• “… the little RBNZ years later, acts…” To take you out of context, Phil…it’s the years of delay that’s the problem now. You and I both know that the RBNZ ‘had it in their hands’ back when Dr. Bollard ramped the OCR up and squeezed the first excess of +10% out of the market. But they let the genie out of the bottle when it fell over with the GFC and the Earthquake, and the property lobby used those years and swore they’d never get put back in that bottle again. Those that have the ultimate power to meaningfully change the situation, the Government, won’t. The RBNZ is hostage to that situation (as Leith asks in the title of this piece) and whatever moves the RBNZ now makes, the political classes under the control of a wiser property lobby, will act to make sure that continues.

      • Absolutely agree that the delay in addressing this issue is fatal, not just in NZ, but in countries with similar as-yet unburst house price bubbles. This includes Australia, Canada, Sweden, and France.

        But central bankers have been painfully slow to start to demand and use macroprudential tools beyond a base interest rate (OCR). It always was the height of stupidity to think interest rates could be used to contain a house price bubble (based as it was on inelastic supply of land). Interest rates high enough to contain the bubble, kills the productive economy. Let the brakes off because the productive economy is dying, and off the bubble goes again with a hiss and a roar.

        Reusachtige’s first comment on this thread is correct. The restoration of affordability will involve a “crash” now, and nothing else. All the correct policy solutions must be put in place AFTER THE CRASH, to make sure the bubble madness does not happen again. They have failed to do this in the USA and their bubble markets are going crazy again right now.

        (Last year) “….prices rose 26 percent in Nevada…… Nevada was followed by California (20.2 percent), Arizona (16.9 percent), Hawaii (16.1 percent) and Oregon (15.5 percent)…..

        DUH! DUH! DUH!

        See further comment later on the thread – it’s getting too skinny here.

  7. As I have said before. The shortage determines how many families miss-out. Credit determines at what price they miss-out.
    Limiting credit is good. Solving the shortage is better.

  8. Hugh Pavletich

    It is a great shame New Zealand Prime Minister John Key failed following the 2008 election in not dealing with this issue as promised in the lead-up to it.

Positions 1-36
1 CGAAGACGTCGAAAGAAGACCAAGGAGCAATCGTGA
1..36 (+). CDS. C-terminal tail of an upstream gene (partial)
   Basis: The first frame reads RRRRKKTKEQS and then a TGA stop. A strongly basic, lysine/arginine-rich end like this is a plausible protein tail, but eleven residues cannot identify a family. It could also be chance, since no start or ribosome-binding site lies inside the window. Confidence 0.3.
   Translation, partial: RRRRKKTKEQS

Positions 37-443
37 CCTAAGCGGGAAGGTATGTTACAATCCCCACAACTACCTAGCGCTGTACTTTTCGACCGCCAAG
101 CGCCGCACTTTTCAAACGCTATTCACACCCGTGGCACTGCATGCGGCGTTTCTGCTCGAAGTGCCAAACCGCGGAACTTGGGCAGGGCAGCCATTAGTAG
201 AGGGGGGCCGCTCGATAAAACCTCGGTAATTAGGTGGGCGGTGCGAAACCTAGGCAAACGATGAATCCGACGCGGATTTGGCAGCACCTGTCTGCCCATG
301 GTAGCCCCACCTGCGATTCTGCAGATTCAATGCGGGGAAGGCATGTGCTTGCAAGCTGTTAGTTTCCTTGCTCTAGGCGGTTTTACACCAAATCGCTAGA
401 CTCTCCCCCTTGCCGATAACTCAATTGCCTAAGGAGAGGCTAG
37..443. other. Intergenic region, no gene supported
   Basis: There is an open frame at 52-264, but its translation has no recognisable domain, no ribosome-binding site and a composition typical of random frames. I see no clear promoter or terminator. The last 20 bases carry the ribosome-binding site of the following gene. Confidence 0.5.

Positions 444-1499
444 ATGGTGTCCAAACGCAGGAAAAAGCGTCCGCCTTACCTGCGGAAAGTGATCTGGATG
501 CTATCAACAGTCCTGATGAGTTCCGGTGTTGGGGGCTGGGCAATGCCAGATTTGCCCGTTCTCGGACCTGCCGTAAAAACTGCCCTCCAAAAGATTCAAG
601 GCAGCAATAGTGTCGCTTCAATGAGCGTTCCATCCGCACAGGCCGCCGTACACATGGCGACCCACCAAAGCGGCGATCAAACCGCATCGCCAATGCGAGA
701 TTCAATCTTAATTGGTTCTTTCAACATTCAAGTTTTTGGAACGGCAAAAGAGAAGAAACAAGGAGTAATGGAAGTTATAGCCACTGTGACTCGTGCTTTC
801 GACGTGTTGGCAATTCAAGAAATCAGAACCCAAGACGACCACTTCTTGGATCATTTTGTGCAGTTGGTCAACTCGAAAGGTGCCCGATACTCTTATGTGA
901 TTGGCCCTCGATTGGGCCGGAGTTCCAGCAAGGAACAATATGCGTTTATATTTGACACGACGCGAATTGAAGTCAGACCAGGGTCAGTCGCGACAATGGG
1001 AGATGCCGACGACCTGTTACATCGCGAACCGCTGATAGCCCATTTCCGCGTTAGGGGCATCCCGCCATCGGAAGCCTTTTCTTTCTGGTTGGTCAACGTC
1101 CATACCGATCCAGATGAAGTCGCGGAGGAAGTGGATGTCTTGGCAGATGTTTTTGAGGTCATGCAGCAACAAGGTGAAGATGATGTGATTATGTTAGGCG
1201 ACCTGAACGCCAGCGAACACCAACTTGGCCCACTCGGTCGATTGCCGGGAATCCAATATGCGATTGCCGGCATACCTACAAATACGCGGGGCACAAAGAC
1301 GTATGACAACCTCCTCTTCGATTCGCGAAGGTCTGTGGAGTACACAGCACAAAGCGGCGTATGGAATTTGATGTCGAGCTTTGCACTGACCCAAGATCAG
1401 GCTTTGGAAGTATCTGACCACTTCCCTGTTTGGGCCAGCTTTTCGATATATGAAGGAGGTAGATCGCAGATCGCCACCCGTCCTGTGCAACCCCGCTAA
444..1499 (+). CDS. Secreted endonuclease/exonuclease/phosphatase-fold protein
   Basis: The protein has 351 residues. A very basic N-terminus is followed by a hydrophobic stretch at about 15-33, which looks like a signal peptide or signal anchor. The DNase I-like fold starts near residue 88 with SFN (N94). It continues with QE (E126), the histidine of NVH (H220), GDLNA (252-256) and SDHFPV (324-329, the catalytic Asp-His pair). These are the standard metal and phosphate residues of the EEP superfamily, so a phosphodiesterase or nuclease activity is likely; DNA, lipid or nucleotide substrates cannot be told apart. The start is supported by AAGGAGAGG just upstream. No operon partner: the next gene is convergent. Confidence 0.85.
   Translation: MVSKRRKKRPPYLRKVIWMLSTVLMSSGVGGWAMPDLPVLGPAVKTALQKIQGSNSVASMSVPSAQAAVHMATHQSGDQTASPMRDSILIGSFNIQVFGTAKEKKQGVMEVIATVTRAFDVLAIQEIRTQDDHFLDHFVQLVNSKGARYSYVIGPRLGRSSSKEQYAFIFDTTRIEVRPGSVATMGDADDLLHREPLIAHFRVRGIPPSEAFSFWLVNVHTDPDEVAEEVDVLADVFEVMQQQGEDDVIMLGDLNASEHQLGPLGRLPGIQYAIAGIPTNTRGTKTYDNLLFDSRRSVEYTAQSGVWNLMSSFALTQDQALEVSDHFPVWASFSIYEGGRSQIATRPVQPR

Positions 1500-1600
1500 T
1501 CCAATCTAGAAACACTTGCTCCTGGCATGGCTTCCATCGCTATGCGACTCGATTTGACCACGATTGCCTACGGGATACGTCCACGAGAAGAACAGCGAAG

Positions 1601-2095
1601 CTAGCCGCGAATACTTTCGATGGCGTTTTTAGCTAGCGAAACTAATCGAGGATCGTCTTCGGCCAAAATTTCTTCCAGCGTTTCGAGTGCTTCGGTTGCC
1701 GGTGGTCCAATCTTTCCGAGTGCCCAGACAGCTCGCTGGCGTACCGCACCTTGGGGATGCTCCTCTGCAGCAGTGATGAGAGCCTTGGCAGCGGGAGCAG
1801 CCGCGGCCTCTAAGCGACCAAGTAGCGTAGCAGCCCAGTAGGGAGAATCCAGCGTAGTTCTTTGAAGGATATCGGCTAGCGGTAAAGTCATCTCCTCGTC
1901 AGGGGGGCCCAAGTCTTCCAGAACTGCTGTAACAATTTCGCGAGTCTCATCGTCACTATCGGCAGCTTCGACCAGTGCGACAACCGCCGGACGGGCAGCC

I explained this last December with …

    Housing: Mr Key – Get on the Programme | Scoop News

    So the response we have now from New Zealand’s Reserve Bank, is really a result of John Key (doing a John Howard) in failing to do what he had promised out of the 2008 election.

    Weep as you read the nonsense Mr Key gave to the Wall Street Journal early 2009 …

    New Zealand’s Prime Minister John Key Takes a Supply-Side Approach to the Global Recession –

    Hugh Pavletich

  9. Over the decades that growth containment urban planning has applied in the UK, the price of land per square foot relative to incomes tends to have increased, so that the longer reform is delayed, the more fraught with downside volatility risk it is. There are possibly trillions of pounds sterling of “equity” riding on the price of urban land per square foot in the UK – something not immediately evident when using “median multiples” to compare housing markets.

    UK median multiples at around 6 to 9, versus 3 in affordable US cities, hides the fact that the price of land per square foot is literally dozens of times higher in the UK cities – because the amount of land consumed per household is so much less. The space per household has been sacrificed and sacrificed and sacrificed for decades as the price of land per square foot has risen. The house price median multiple of six to nine in UK cities, is for “housing” on something like 1/12 of an acre or less, per household on average.

    If “the right to build” was restored to its pre-1947 (“Town and Country Planning Act”) condition in the UK, this would mean such a crash in the price of land per square foot, that new housing at three times household income would become available on sections several times the size of the status quo ones. And the new housing would be much higher quality.
    So the millions of crummy dog box “houses” would not just fall from a median multiple of 6 to 3; they would go way below that. You could knock most of them down; they are worth nothing as structures; and the 1/20 to 1/10 of an acre of land underneath might be left at a value of 10,000 pounds or less instead of the current 150,000 pounds plus.

    The UK economy is toast. The high urban land prices are an economy-killer in themselves anyway (as I have written in NBR before). The longer other countries persists in the same sort of policies on urban planning, the further down this path to urban-economic Mexican standoff they go.

    It is of the utmost urgency that other countries reform while the finance system equity that stands to be wiped out is at lower levels. The excessive mortgage loads get larger and larger to pay for less and less actual space per person, the longer this mania is persisted with – and work out how much bigger the equity wipeout will be when reform means people can get not just less mortgage load, but more space for it. The pollies have to be made to understand that the sooner the better, for reform.

    The Poms literally can’t do it now. I actually am aware of astute hard-leftists who see the opportunity for a new form of Communism in land “ownership” as getting steadily closer to the only “solution”. This is Lenin’s classic “capitalists will sell you the rope you use to hang them” thesis. Keep hiking land rent and debt, and this is like a gradual march towards an eventual radical leftist “solution”, possibly after total economic collapse.